Russian Ice Hockey Federation to wage ruthless war on doping abuseSport July 26, 19:53
Two Siberian residents jailed for killing three zoo birds in failed barbeque attemptSociety & Culture July 26, 18:43
Moscow slams Western media allegations about alleged Russian support for TalibanRussian Politics & Diplomacy July 26, 18:31
Ex-Georgian president Saakashvili stripped of Ukrainian citizenshipWorld July 26, 18:25
Russia bolsters military potential in South to respond to emerging threats — defense chiefMilitary & Defense July 26, 16:09
Moscow to frame stance on new sanctions once US bill becomes lawRussian Politics & Diplomacy July 26, 16:03
Kazakhstan hopes to develop its own module for joint space station with RussiaScience & Space July 26, 15:34
EU diplomats move to slap more sanctions on Russia over Siemens turbines furorBusiness & Economy July 26, 15:11
London court binds Ukraine to pay par value of Eurobonds to RussiaBusiness & Economy July 26, 15:05
The upcoming Saturday is about to set a record in the amount of mass rallies and marches that will take place in Moscow. The opposition is organising a march For Honest Elections from Oktyabrskaya to Bolotnaya Square, Poklonnaya Gora will be a location for an action in support of the presidential candidate Vladimir Putin, LDPR will have its rally in Pushkinskaya Square, and Konstantin Borovoy reserved Sakharov Avenue for a rally For Honest Elections, For Democracy – without nationalists and communists. It is noteworthy that though in different locations, but all the mass events are due to begin at the same time.
Two latter events, Novye Izvestia writes, look funny in light of the two main events: the “white ribbons” march and the rally on Poklonnaya Gora. These two politically polar events are competing openly in attracting forces. While organisers of the march For Honest Elections hope to attract 30-50 thousand participants, the activists of the rally in Poklonnaya Gora, which has been called unexpectedly an anti-Orange, plan to bring together even more participants under the main slogan “We Care for What We May Lose.”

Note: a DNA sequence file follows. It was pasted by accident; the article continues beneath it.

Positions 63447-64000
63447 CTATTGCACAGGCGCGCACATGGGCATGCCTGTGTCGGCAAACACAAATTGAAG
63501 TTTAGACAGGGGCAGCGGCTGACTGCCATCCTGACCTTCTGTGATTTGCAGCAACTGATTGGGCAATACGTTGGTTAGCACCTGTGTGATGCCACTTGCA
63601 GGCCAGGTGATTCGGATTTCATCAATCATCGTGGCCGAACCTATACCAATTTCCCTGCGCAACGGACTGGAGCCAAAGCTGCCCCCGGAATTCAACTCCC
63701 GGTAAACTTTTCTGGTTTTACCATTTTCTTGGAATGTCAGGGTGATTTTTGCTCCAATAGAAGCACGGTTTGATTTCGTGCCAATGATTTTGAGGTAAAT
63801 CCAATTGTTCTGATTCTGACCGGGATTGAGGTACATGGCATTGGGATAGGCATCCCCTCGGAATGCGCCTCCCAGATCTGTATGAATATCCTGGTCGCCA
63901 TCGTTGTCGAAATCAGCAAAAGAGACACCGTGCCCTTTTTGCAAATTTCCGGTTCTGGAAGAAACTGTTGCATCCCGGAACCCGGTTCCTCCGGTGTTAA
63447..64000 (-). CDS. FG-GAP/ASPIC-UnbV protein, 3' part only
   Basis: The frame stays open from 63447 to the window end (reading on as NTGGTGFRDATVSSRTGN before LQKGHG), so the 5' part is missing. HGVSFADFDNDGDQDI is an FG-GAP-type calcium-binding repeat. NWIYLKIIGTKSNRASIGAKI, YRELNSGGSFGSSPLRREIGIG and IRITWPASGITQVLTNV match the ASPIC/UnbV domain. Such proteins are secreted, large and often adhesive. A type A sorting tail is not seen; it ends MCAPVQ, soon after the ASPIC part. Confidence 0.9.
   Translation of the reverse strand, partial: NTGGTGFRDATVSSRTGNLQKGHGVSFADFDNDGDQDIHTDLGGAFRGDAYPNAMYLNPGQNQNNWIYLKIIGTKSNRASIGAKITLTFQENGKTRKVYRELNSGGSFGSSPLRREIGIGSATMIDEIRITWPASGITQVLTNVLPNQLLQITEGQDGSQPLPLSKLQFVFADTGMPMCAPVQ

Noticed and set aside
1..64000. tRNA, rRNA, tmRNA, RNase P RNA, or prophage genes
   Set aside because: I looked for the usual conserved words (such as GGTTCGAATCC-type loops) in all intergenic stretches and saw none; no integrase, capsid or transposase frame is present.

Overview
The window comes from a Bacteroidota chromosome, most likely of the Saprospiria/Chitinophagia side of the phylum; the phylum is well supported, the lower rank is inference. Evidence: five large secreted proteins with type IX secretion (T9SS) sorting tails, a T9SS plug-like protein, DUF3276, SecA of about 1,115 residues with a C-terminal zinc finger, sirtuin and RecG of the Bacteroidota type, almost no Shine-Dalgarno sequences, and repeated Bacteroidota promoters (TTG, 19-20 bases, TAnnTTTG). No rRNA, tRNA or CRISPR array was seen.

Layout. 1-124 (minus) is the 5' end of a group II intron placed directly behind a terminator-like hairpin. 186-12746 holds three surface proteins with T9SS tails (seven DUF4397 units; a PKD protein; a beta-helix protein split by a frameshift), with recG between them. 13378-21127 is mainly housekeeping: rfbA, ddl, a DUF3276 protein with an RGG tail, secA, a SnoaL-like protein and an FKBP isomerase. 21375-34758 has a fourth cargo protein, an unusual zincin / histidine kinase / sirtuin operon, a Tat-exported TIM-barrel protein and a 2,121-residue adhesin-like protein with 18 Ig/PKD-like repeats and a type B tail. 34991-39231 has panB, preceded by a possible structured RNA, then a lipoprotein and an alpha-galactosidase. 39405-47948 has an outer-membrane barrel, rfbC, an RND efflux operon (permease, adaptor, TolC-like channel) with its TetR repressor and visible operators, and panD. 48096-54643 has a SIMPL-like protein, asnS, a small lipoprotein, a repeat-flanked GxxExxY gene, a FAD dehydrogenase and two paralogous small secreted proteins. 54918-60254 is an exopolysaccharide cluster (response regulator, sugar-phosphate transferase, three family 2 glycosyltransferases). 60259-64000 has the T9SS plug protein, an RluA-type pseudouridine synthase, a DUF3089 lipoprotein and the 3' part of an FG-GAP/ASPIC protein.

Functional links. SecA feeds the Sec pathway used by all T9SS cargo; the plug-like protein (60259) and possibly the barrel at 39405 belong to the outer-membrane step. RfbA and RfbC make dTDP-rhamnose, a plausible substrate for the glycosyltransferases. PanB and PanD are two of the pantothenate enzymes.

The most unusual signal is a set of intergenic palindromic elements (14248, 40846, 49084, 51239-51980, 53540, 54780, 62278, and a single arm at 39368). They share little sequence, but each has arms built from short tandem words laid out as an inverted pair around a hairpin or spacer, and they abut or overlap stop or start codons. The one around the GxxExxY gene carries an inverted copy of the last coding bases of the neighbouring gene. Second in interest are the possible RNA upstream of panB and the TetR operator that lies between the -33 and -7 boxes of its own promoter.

The newspaper writes about the information that was reported by the media, which claims that “managers” of the Poklonnaya Gora rally make teachers and other state-run staff to participate voluntarily-obligatory in the “correct” rally. For that purpose, schools were instructed to fill their quotas by teachers who are not involved in lessons on the day. Teachers of Moscow universities also complain a about similar pressing from their managers.
The rally in support of Putin will last for one hour, Rossiiskaya Gazeta quotes a representative of the organisational committee Alexander Mikhailov. Deputy Chairwoman of the Patriots of Russia Party Nadezhda Korneyeva said that the meeting might be longer. “The event will be organised in the format of a rally without a march, as there were certain problems with the city authorities,” Mikhailov said. He quoted the main slogans: “Our flag is tricolour, not white,” “Orangism /orange revolution contagion/ not to pass,” and “No ruining the country.”
Meanwhile, the upcoming march For Honest Elections takes the system opposition apart from the non-system opposition, RBC reports. On Wednesday, three candidates – each of them using a separate excuse – refrained from speaking at the event. It was announced on January 31, that the organising committee of event For Honest Elections invited Gennady Zyuganov, Sergei Mironov and Mikhail Prokhorov to make speeches. The organisers agreed to allow Grigory Yavlinsky to speak, too. Later on, Zyuganov said he did not want to speak. Sergei Mironov is not sure whether he will go on stage. Prokhorov definitely will not speak, but will participate in the march.
The Mayor’s Office approved participation of 50,000 in the event on February 4, Moskovsky Komsomolets writes. Over 26,000 users of social networks have confirmed their participation (the opposition’s experience with past large-scale events shows that the figure at least doubles). Organisers of the event decided to divide the march in columns for convenience and security reasons. The numbers of participants in every column will demonstrate preferences of those opposing.